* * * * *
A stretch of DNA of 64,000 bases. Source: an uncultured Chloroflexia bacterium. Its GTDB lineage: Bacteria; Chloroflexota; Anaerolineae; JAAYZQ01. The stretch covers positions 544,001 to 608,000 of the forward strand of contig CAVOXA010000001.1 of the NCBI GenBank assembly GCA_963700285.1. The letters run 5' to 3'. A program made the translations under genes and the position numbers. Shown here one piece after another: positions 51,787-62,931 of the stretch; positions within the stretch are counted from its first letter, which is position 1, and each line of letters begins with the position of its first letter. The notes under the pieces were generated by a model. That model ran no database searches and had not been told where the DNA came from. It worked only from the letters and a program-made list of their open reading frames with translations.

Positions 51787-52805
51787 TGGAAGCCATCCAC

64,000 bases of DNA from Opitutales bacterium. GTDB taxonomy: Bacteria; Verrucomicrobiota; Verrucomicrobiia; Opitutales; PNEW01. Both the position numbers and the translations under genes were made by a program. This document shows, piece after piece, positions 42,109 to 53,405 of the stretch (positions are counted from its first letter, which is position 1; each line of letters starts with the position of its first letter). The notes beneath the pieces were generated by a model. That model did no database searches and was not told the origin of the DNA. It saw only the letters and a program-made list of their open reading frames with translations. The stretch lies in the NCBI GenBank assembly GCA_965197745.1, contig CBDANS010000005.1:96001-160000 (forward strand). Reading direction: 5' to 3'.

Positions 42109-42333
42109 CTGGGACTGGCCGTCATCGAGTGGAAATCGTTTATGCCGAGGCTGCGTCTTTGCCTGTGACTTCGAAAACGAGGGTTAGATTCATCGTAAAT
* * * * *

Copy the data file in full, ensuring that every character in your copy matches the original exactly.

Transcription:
A stretch of DNA of 64,000 bases. Source: an uncultured Chloroflexia bacterium. Its GTDB lineage: Bacteria; Chloroflexota; Anaerolineae; JAAYZQ01. The stretch covers positions 544,001 to 608,000 of the forward strand of contig CAVOXA010000001.1 of the NCBI GenBank assembly GCA_963700285.1. The letters run 5' to 3'. A program made the translations under genes and the position numbers. Shown here one piece after another: positions 51,787-62,931 of the stretch; positions within the stretch are counted from its first letter, which is position 1, and each line of letters begins with the position of its first letter. The notes under the pieces were generated by a model. That model ran no database searches and had not been told where the DNA came from. It worked only from the letters and a program-made list of their open reading frames with translations.

Positions 51787-52805
51787 TGGAAGCCATCCAC

64,000 bases of DNA from Opitutales bacterium. GTDB taxonomy: Bacteria; Verrucomicrobiota; Verrucomicrobiia; Opitutales; PNEW01. Both the position numbers and the translations under genes were made by a program. This document shows, piece after piece, positions 42,109 to 53,405 of the stretch (positions are counted from its first letter, which is position 1; each line of letters starts with the position of its first letter). The notes beneath the pieces were generated by a model. That model did no database searches and was not told the origin of the DNA. It saw only the letters and a program-made list of their open reading frames with translations. The stretch lies in the NCBI GenBank assembly GCA_965197745.1, contig CBDANS010000005.1:96001-160000 (forward strand). Reading direction: 5' to 3'.

Positions 42109-42333
42109 CTGGGACTGGCCGTCATCGAGTGGAAATCGTTTATGCCGAGGCTGCGTCTTTGCCTGTGACTTCGAAAACGAGGGTTAGATTCATCGTAAAT